Man attacked for wearing Israeli army logo • Bill De Blasio’s legacy • Remembering those we lost


Good morning, New York. Gov. Kathy Hochul today announced 13 new state testing sites to address the recent surge in COVID-19 cases, including ones in each of the five boroughs. And the MTA is warning passengers that fewer trains will be running through at least Thursday due to staffing shortages.

HATE CRIME: Two Jewish college students in Brooklyn, including one wearing a sweatshirt with the emblem of Israel’s military, were assaulted Sunday at a store in Bay Ridge by attackers calling them “dirty Jews.” Gov. Kathy Hochul condemned the incident. (New York Post)

  • Photo, top: The NYPD Hate Crimes unit released footage of one of the alleged assailants. (NYPD via Twitter)

BIG BOOST: The New York City-based Jewish Queer Youth works to secure the emotional and physical health of Orthodox LGBTQ youth. Yesterday it announced a $1 million donation to expand its social services nationwide. (New York Jewish Week via JTA)

OF BLESSED MEMORY: This week we remember some of the Jewish New Yorkers we lost in the past year — pathbreaking women, innovative policy makers, revered educators and often unheralded everyday people who help sustain their communities. Read the stories of 18 remarkable people here.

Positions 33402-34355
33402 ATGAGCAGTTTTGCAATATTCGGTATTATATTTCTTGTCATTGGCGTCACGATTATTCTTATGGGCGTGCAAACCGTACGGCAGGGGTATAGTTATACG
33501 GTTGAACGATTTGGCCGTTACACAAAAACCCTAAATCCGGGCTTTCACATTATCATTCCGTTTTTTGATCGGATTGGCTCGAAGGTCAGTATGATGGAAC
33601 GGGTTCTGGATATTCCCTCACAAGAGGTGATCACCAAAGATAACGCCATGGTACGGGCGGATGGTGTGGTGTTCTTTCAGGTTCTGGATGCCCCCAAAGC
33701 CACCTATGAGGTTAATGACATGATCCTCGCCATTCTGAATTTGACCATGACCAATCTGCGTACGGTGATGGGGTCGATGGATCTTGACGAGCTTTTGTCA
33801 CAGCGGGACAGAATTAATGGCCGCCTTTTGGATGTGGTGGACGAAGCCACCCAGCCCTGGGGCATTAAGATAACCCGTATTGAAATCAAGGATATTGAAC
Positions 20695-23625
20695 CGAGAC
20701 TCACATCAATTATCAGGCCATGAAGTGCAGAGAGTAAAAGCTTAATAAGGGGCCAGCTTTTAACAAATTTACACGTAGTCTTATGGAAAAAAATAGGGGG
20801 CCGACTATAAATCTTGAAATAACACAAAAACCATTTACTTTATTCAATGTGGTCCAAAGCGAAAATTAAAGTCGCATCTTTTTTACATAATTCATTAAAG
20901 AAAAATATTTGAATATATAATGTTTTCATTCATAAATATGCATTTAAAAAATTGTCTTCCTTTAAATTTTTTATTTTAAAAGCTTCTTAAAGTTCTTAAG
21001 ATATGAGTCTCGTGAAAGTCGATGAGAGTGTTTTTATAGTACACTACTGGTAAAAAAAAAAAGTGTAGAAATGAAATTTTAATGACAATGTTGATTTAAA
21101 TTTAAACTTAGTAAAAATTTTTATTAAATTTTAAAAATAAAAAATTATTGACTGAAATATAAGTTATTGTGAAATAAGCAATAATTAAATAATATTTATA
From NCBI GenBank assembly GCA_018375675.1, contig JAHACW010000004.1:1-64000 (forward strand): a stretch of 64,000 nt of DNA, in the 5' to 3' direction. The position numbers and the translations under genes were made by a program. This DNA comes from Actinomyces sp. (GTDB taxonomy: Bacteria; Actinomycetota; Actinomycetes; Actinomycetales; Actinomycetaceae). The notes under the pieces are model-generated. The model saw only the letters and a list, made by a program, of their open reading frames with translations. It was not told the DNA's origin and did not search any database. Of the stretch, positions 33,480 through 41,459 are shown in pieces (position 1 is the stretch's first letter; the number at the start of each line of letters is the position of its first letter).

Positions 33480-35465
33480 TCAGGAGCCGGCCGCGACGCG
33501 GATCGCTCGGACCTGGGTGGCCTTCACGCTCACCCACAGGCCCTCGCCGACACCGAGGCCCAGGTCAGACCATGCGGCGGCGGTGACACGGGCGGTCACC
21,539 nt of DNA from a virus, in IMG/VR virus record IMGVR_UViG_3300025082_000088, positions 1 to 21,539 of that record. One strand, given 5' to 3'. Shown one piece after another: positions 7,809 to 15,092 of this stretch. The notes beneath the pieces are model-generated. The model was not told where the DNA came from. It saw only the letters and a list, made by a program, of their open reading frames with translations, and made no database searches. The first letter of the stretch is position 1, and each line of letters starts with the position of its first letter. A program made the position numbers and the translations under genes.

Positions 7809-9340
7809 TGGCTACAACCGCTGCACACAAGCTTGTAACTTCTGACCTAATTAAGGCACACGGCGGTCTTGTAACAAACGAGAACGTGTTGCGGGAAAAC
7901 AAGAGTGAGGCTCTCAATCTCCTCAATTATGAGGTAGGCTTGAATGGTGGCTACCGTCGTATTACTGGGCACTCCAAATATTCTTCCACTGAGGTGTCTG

A SURVIVOR’S STORY: In 2018, Manhattan’s Museum of Jewish Heritage and HBO co-presented “The Number on Great-Grandpa’s Arm,” an award-winning documentary  and exhibit intended to teach children about the Holocaust. Last week, the movie’s subject — Jack Feldman, who survived a series of Nazi labor and death camps — died at his home in Rochester, New York. He was 95. (JTA)

THE BILL COMES DUE: This is Mayor Bill de Blasio’s last week in office and reviews of his two terms are rolling in. The consensus: Even when his policies were popular, de Blasio managed to alienate allies and declined to embrace his role as New Yorker in Chief.


“Licorice Pizza,” a new movie starring the pop star Alana Haim, is in part a celebration of an era when Hollywood made Barbra Streisand a sex symbol and “somehow managed to change the entire definition of beauty.” Stephen Silver explains. (JTA)


There aren’t many official events this holiday week, so here is our suggestion if you are able to get out and enjoy what is shaping up as a brisk but sunny day: Get yourself down to Battery Park or cross the river to Liberty Park in Jersey City. Take in the breathtaking views of Ellis Island and the Statue of Liberty. As you do, listen to two podcasts by history mavens The Bowery Boys, one on the history of Ellis Island, the other on Sephardic Jewish poet Emma Lazarus and the immortal poem she wrote for the statue’s unveiling in 1886.